Understanding Highs and Lows of Your Blood Pressure (Video)

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Here at Cleveland Clinic, patients frequently ask us cardiologists this question: “Is my blood pressure too high, or is it too low?” We’re always happy to answer, because it’s important for you as a patient to understand your blood pressure. Blood pressure is the measurement of the pressure or force inside your blood vessels or arteries with each beat of the heart. When that pressure is above normal, we say your blood pressure is high. Ideal blood pressure should be 120/80 and it enters the “high” range at 140/90.

Dash for lower blood pressure

Good news: We can lower blood pressure in some people by five or ten points when they eat a more heart-healthy diet, like the DASH diet. DASH stands for “Dietary Approaches to Stop Hypertension” and this eating plan places a major nutritional focus on plants, fruits and vegetables, nuts, low-fat and non-fat dairy, lean meats, fish, poultry, mostly whole grains, and heart-healthy fats.  It tastes great, too. In addition, other lifestyle changes like increasing exercise and losing weight also have a big impact on lowering high blood pressure.

 

Understand low numbers and symptoms

Many cardiologists believe that no specific number is really “too low,” if patients don’t exhibit symptoms. It’s true that we hear more about high blood pressure “problems” than low, so I want to talk about numbers that fall below normal, especially when we are treating for high blood pressure. Maybe you’re taking blood pressure medication, and your top number is 110 or even 100. Don’t be alarmed, but you should talk to your doctor if you have concerns like dizziness when you stand up, or if your top or systolic number falls below 100.

Know how low numbers help

We know now that defining blood pressure is not the same for everyone and that blood pressure goals with medication treatment can be controversial. For example, we know that some patients who have congestive heart failure may consistently have lower numbers—congestive heart failure is a chronic long-term disease managed with medication, because the heart doesn’t function or pump as well as it should. When the heart doesn’t pump out blood that it pumps in, it can cause excess fluid to accumulate in the lungs and other bodily tissues. We find that in many cases, these unusually low numbers aren’t harmful because they allow the heart to pump more effectively, plus they lighten the heart’s workload—all good.  While blood pressure control may be looser in the elderly, a higher number such as 150/90 may be the goal to prevent dizziness and falls seen with lower numbers. These are not certain recommendations and should be individualized.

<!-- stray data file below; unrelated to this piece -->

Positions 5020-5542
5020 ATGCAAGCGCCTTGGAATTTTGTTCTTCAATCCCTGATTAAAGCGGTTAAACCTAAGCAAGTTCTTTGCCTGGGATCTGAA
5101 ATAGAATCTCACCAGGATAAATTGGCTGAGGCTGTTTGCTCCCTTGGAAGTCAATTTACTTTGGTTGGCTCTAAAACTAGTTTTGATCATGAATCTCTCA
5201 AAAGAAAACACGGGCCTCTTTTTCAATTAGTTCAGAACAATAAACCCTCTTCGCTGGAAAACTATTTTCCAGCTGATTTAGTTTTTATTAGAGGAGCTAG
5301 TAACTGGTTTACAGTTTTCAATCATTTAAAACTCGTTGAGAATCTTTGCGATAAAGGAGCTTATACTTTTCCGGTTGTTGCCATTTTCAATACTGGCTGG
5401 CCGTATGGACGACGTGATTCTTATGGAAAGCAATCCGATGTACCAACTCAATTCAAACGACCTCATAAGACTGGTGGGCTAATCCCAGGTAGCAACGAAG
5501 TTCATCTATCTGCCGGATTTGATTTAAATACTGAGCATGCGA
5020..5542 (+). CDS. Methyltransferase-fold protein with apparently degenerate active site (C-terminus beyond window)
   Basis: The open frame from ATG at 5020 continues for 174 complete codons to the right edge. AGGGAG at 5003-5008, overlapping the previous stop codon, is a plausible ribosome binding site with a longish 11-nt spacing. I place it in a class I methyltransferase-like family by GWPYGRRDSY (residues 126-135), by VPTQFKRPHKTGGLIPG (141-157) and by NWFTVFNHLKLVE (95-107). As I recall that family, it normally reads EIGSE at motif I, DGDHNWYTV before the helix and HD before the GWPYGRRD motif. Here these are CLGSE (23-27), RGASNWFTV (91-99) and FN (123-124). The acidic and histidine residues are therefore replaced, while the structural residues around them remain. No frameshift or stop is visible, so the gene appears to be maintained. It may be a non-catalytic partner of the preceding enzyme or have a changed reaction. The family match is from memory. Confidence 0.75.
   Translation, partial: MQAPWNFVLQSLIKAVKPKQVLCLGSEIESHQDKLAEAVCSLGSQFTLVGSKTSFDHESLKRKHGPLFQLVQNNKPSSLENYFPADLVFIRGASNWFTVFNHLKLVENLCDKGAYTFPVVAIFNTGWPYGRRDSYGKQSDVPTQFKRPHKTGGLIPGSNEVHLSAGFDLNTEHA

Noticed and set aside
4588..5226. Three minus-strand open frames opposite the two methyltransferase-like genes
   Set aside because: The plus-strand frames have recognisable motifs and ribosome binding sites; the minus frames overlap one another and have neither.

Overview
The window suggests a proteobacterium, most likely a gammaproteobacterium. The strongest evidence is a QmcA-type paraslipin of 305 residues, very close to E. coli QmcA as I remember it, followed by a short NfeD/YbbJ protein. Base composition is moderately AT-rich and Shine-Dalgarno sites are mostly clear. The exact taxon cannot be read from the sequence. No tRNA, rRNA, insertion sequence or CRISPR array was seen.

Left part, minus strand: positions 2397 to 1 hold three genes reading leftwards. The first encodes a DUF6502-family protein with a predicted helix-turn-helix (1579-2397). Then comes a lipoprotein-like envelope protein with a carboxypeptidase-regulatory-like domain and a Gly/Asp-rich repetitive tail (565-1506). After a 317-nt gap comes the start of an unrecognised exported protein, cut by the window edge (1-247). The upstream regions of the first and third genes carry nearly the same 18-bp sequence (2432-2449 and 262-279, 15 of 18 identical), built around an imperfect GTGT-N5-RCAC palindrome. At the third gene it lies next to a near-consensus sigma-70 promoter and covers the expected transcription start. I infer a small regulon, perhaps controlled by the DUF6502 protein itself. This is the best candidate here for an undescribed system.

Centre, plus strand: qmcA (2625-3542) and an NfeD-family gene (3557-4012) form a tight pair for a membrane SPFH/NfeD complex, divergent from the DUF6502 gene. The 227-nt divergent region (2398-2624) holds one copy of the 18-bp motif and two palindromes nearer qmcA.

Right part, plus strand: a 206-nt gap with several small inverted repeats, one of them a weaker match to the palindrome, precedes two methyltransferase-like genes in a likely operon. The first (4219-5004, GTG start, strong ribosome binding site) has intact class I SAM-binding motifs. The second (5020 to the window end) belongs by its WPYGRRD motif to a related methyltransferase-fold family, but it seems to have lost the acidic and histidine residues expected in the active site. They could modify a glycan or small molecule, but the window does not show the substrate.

Tips to control blood pressure

Your blood pressure numbers matter. Here are three tips that will help you get your blood pressure in control:

  1. Ask your doctor what the right blood pressure is for you
  2. Check your blood pressure at home. Keep a chart and bring it to your doctor’s visits. You should measure your blood pressure sitting after a period of quiet the same time every day – morning and evening.
  3. Make necessary lifestyle changes to help lower your blood pressure. DASH diet, exercise and get to your healthy weight.

Ask for help to control your blood pressure for a lifetime. You can make a real difference.  

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Steven Nissen, MD

Steven Nissen, MD, is Chairman of the Department of Cardiovascular Medicine at Cleveland Clinic. In 2007, TIME Magazine named him “one of the 100 most influential people in the world.”